Do you have any pets?
No, but I used to have an ant-lion that would devour any ants that I tossed into its pit of death!  An ant-lion is this tiny creature that buries itself in fine sand and then waits for insects to stumble across its secret lair.  My ant-lion was named Pete.  But I called him “Pete the Pitiless”.

What do you like best about your job?
I like to show kids just how much fun finding things out in the library can be.  I believe that we have something for everyone here, and I also believe that all of our problems in life are due to a lack of good information.  OK, that, and I get to be Santa’s little helper at Christmas!

Anything else you want to share about yourself?
Yes.  My elementary school librarian was a real life Madam Pince.  She was just as mean as the librarian in the Harry Potter series.  She made us all cry if we could not learn the Dewey Decimal System.  She was in league with our elementary school music teacher, who made us all cry if we could not learn the families of musical instruments.  We cried a lot back then.

What are you reading right now?
I am reading Mon Chien Est un Éléphant, which means My Dog Is an Elephant.  It is a very funny French picture book about a boy who finds an elephant hiding in his sandbox.  To help this elephant escape home, the boy disguises it to look like different animals, including a dog.  As you can imagine, this does not work out so well.


New Children's Books and Audio


New Picture Books

Tedd Arnold. Green Wilma, Frog in Space
Green Wilma the frog is mistaken for an alien child and taken on a trip through space.
Keith Baker. Just How Long Can a Long String Be?!
Be it tied to a balloon, or kite, or hanging a picture, or stringing a banjo or a mop, a bird explains to an ant how long a string needs to be.
Deborah Chocolate. El Barrio
A young boy explores his vibrant Latino neighborhood, with its vegetable gardens instead of lawns, Nativity parades, quinceañera parties, and tejana and salsa music.
Regis Faller. Polo and the Magic Flute
In this story told through wordless illustrations, a simple boat ride turns into a magical adventure for Polo the dog.
Joanna Harrison. Grizzly Dad
One morning Dad wakes up in such a bad mood that he turns into a bear.
Helen Lester. Tacky Goes to Camp
Tacky the penguin and his friends go to Camp Whoopihaha where they scare each other by telling ghost stories around the campfire, never expecting that one of the frightening stories will come true.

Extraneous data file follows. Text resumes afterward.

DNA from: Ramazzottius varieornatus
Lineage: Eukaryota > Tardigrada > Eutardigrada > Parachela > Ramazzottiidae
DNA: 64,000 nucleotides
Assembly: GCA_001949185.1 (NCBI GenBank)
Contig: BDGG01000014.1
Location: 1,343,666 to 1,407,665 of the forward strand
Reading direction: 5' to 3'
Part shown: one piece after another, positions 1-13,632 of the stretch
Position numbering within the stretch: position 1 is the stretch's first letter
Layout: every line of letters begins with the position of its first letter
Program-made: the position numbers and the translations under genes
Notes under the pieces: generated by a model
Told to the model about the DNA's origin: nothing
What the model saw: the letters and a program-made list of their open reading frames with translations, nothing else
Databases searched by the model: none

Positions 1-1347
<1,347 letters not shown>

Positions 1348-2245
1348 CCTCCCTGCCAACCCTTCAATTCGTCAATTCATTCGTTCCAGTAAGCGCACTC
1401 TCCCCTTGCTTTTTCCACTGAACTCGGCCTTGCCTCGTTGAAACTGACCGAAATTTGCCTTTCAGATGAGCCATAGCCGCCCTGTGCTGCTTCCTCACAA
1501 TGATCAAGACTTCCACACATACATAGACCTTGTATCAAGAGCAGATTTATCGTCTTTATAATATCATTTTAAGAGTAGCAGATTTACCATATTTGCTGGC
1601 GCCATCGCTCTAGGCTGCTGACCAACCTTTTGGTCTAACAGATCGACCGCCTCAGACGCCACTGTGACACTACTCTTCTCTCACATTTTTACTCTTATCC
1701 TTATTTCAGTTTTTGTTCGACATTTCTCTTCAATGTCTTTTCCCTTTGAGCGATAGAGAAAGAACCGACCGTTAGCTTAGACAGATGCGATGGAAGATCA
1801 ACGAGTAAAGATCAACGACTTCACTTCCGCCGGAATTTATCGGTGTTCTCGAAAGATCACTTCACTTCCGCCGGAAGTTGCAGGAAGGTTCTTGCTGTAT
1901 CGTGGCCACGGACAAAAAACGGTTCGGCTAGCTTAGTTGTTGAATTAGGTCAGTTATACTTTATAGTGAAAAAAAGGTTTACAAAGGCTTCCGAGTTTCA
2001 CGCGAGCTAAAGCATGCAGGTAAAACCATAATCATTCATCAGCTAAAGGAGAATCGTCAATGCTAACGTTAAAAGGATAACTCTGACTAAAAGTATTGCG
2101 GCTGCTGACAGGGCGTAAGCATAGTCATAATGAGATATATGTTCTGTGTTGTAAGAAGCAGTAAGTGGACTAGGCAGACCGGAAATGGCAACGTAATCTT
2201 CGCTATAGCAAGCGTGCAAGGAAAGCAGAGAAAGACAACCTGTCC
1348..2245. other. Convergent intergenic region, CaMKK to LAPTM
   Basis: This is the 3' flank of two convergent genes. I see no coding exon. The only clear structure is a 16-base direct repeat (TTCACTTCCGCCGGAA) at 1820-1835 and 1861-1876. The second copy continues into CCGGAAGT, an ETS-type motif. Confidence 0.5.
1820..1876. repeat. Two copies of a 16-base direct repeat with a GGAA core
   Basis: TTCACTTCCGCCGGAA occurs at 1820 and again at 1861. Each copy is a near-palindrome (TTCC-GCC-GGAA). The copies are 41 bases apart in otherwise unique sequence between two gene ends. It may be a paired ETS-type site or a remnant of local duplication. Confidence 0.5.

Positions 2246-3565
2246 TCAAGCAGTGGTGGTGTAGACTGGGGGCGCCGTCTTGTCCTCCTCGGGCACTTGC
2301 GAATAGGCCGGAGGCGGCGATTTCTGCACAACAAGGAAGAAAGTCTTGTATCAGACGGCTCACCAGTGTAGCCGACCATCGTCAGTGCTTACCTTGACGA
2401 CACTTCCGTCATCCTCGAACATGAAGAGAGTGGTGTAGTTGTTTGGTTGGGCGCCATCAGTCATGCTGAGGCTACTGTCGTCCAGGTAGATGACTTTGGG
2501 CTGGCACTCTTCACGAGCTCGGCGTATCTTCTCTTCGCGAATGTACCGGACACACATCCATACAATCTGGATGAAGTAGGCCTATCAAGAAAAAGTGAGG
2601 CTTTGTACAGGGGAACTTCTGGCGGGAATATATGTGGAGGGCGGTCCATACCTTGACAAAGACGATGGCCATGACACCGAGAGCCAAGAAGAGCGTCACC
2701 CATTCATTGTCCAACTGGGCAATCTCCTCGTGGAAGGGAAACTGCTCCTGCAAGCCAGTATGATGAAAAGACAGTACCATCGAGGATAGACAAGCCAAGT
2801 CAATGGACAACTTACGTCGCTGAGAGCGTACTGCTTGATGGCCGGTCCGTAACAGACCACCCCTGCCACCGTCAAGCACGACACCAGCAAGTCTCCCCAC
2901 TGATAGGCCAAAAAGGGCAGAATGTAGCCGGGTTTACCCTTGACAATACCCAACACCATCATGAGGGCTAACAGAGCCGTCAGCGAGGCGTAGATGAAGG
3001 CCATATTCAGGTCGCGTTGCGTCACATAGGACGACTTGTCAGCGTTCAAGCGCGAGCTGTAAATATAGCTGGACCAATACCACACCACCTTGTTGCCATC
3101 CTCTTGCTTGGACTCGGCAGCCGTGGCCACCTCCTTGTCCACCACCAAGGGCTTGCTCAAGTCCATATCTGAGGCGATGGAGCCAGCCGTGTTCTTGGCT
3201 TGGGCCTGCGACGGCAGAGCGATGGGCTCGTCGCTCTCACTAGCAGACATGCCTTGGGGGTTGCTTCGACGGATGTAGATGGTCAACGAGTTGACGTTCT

Linda Urban. Mouse was Mad
Mouse struggles to find the right way to express his anger, modeling the behavior of Hare, Bear, Hedgehog, and Bobcat, only to discover that his own way may be the best way of all.
Salina Yoon. Super Babies On the Move
After following Baby Mia as she sneaks out during naptime to go to the playground, the reader may turn the book upside down to watch Baby Max skip bathtime to join in a backyard animal chase.

New Early Readers

David A. Adler. Young Cam Jansen and the 100th Day of School Mystery
To celebrate their 100th day of school, Cam and Eric's class party will have snacks that start with "P"--pretzels, popcorn, pineapple juice, and pizza. But when the pizza disappears from the kitchen, it's up to Cam and her photographic memory to solve this delicious mystery.
Doug Cushman. Dirk Bones and the Mystery of the Missing Books
Investigative reporter Dirk Bones sets out to discover who is stealing books in the town of Ghostly.
Eleanor May. Keesha's Bright Idea
Keesha's plans to save energy in her household conflict with her brother's band rehearsals, until they find a way to work together.
Nan Walker. The Bay School Blogger
When Bailey starts a blog about her school, her hardest task is keeping her identity a secret, especially when her ideas for fixing the problem of overly-heavy backpacks make her blog famous.